Pediatric ICU nurse staffing models with more experience, education cut inpatient mortality
Multi-institutional study recommends cut point for clinical experience in pediatric ICUs
BOSTON, Nov. 14, 2013 /PRNewswire-USNewswire/ -- Nursing leaders from 38 children's hospitals, led by Patricia Hickey, Ph.D., MBA, RN, FAAN, vice president of critical care and cardiovascular services at Boston Children's Hospital, demonstrated that nursing education and experience significantly impact outcomes for patients who underwent cardiac surgery. The researchers recommend that there be no more than 20 percent of nurses with less than two years of clinical experience in pediatric ICUs to decrease mortality rates. Nurse education preparation at the baccalaureate level or higher also improved mortality rates in these hospitals.
The study, published December 2013 in the Journal of Nursing Administration, assessed this impact on 20,407 pediatric cardiac surgery patients. In pediatrics, congenital heart disease is the most commonly occurring birth defect requiring surgical intervention for survival. These patients also consume a disproportionate share of hospital resources within the U.S. healthcare system due to their critical care requirements.
Among the national sample of 3,413 pediatric critical care nurses, 71 percent held a baccalaureate degree or higher in nursing. Fifty-two percent of the nurses had five years or less of total nursing experience. Years of nursing experience was significantly associated with improved patient outcomes and independently associated with in-hospital mortality.
In these pediatric critical care units, a cut point of 20 percent appears to be the critical value at which the percentage of RNs with two years of clinical experience or less significantly increases the odds of death, according to the study authors. Also, when more than 25 percent of nurses have two years of experience or less, the odds of in-hospital mortality increases.
Importantly, years of ICU experience alone was not a predictor of mortality, but total clinical experience was a significant factor. "This finding may reinforce the notion that experiential knowledge and skill acquisition is cumulative over time regardless of the clinical setting, as professional nurses advance their practice," the study authors wrote.
Nursing education at the baccalaureate level or higher also was associated with decreased odds of death for children undergoing cardiac surgery. The odds of death also decreased as the institutional percentage of critical care nurses with: 11 or more years clinical experience increased; more than 16 years of clinical experience increased; and for hospitals participating in national quality metric benchmarking.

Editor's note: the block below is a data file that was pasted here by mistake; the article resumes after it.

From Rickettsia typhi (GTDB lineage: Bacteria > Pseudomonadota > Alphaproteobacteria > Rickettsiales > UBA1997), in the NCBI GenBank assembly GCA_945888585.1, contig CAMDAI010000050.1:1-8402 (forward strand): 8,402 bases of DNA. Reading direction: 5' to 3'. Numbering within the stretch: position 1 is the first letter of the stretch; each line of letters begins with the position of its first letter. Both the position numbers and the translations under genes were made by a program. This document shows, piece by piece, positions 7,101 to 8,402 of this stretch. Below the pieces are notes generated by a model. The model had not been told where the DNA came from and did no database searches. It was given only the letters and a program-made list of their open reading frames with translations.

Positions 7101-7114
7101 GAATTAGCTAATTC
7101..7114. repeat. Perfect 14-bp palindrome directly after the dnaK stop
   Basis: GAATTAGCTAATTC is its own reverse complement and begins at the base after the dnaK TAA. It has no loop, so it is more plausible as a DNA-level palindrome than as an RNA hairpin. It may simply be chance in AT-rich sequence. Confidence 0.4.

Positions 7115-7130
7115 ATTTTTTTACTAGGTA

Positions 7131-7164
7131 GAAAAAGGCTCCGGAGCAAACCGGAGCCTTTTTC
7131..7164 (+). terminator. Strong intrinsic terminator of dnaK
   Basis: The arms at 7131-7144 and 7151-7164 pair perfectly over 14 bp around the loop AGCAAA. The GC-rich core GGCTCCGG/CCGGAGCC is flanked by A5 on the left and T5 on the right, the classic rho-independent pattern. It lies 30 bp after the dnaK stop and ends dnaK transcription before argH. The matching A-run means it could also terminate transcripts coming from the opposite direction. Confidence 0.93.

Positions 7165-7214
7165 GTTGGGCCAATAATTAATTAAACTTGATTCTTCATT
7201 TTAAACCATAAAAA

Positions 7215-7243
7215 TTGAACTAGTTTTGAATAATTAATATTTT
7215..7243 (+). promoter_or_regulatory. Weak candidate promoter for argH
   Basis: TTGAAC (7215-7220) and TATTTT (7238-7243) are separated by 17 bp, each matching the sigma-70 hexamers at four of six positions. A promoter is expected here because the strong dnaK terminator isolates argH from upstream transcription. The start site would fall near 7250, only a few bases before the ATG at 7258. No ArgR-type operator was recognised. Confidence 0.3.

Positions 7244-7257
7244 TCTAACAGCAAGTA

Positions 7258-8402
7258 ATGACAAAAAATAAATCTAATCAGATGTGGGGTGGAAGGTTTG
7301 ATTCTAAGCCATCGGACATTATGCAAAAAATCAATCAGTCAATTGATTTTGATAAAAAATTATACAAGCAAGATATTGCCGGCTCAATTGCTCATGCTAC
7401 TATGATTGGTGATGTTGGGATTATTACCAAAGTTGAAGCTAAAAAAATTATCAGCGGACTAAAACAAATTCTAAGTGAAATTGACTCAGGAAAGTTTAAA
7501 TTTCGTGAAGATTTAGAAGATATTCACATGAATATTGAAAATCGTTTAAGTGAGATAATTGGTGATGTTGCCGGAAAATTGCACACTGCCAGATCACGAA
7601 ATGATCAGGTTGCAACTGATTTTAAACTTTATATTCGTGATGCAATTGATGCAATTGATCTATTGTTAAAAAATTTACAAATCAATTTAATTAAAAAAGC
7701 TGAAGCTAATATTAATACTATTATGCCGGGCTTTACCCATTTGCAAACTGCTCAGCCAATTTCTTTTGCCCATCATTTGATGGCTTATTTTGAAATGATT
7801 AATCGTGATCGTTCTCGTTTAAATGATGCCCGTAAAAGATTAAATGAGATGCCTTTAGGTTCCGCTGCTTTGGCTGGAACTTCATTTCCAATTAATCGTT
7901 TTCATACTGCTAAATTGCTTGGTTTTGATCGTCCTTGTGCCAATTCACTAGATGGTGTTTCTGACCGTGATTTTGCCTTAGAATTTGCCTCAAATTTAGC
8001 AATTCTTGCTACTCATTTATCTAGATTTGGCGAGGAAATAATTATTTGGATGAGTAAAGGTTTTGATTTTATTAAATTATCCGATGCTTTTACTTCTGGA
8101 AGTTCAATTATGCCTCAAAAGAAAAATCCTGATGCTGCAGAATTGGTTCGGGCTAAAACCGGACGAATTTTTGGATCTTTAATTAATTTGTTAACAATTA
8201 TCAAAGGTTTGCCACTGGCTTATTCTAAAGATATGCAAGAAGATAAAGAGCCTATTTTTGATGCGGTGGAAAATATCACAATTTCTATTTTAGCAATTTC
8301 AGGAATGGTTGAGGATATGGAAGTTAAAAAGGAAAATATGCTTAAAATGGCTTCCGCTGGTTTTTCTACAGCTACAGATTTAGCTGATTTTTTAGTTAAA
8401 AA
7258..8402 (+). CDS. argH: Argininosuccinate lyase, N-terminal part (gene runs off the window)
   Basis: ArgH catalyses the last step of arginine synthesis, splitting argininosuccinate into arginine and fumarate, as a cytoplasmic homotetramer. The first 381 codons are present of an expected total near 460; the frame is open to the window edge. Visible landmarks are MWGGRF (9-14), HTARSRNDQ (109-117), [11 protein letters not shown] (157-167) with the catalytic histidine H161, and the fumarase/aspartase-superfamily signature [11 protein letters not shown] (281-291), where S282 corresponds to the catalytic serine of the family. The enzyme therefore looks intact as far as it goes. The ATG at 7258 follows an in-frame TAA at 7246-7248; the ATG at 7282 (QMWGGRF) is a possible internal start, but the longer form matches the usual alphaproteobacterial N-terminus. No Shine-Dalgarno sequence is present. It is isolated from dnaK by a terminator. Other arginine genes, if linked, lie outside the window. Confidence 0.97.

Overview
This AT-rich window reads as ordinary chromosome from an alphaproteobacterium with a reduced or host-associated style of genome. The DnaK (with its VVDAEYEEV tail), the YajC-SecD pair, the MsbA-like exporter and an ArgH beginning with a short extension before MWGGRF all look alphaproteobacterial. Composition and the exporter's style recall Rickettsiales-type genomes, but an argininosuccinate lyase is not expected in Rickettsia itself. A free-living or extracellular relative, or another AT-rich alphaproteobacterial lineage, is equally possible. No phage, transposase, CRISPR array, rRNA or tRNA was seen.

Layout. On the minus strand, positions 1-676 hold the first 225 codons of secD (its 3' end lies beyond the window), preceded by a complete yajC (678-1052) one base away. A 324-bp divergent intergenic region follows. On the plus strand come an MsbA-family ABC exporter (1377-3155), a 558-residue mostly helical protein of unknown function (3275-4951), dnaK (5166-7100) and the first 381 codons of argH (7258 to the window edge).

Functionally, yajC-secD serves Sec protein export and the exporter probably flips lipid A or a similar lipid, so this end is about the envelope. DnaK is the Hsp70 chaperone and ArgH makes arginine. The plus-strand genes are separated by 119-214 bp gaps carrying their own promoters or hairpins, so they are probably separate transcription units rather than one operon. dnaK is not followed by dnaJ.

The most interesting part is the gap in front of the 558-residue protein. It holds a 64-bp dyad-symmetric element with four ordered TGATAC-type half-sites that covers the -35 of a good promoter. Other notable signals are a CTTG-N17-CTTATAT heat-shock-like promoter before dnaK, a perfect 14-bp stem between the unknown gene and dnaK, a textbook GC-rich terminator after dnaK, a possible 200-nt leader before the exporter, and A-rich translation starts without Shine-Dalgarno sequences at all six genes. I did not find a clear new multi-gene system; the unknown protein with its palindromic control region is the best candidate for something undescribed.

Based on their findings, the study authors recommended that pediatric ICUs should not have more than 20 percent of their staff with less than two years' experience.
Given these findings, there are two important messages, says Hickey:
- "Ongoing attention to the proportional mix of RN experience levels in pediatric units is necessary; and,
- There is a continued need for retention strategies to ensure that experienced nurses remain in the pediatric critical care environment. Our findings support the IOM recommendations for nurse residency programs to support new graduate nurses."
Laura Wood, DNP, MS, RN, senior vice president and chief nursing officer at Boston Children's, adds; "While prior studies have associated greater proportions of nurses educated at the baccalaureate level or higher with lower mortality and failure-to-rescue rates, Dr. Hickey and colleagues have specifically advanced the science of pediatric nursing practice to affirm the importance of RN experience levels and educational preparation in the safe and effective care of children. This work will inform our ongoing efforts to improve care for our patients. "
About Boston Children's Hospital
Boston Children's Hospital is home to the world's largest research enterprise based at a pediatric medical center, where its discoveries have benefited both children and adults since 1869. More than 1,100 scientists, including seven members of the National Academy of Sciences, 13 members of the Institute of Medicine, 14 members of the Howard Hughes Medical Institute, and 6 fellows of the American Academy of Nursing comprise Boston Children's research community. Founded as a 20-bed hospital for children, Boston Children's today is a 395-bed comprehensive center for pediatric and adolescent health care grounded in the values of excellence in patient care and sensitivity to the complex needs and diversity of children and families. Boston Children's is also the primary pediatric teaching affiliate of Harvard Medical School. For more information about research and clinical innovation at Boston Children's, visit: http://vectorblog.org.
SOURCE Boston Children's Hospital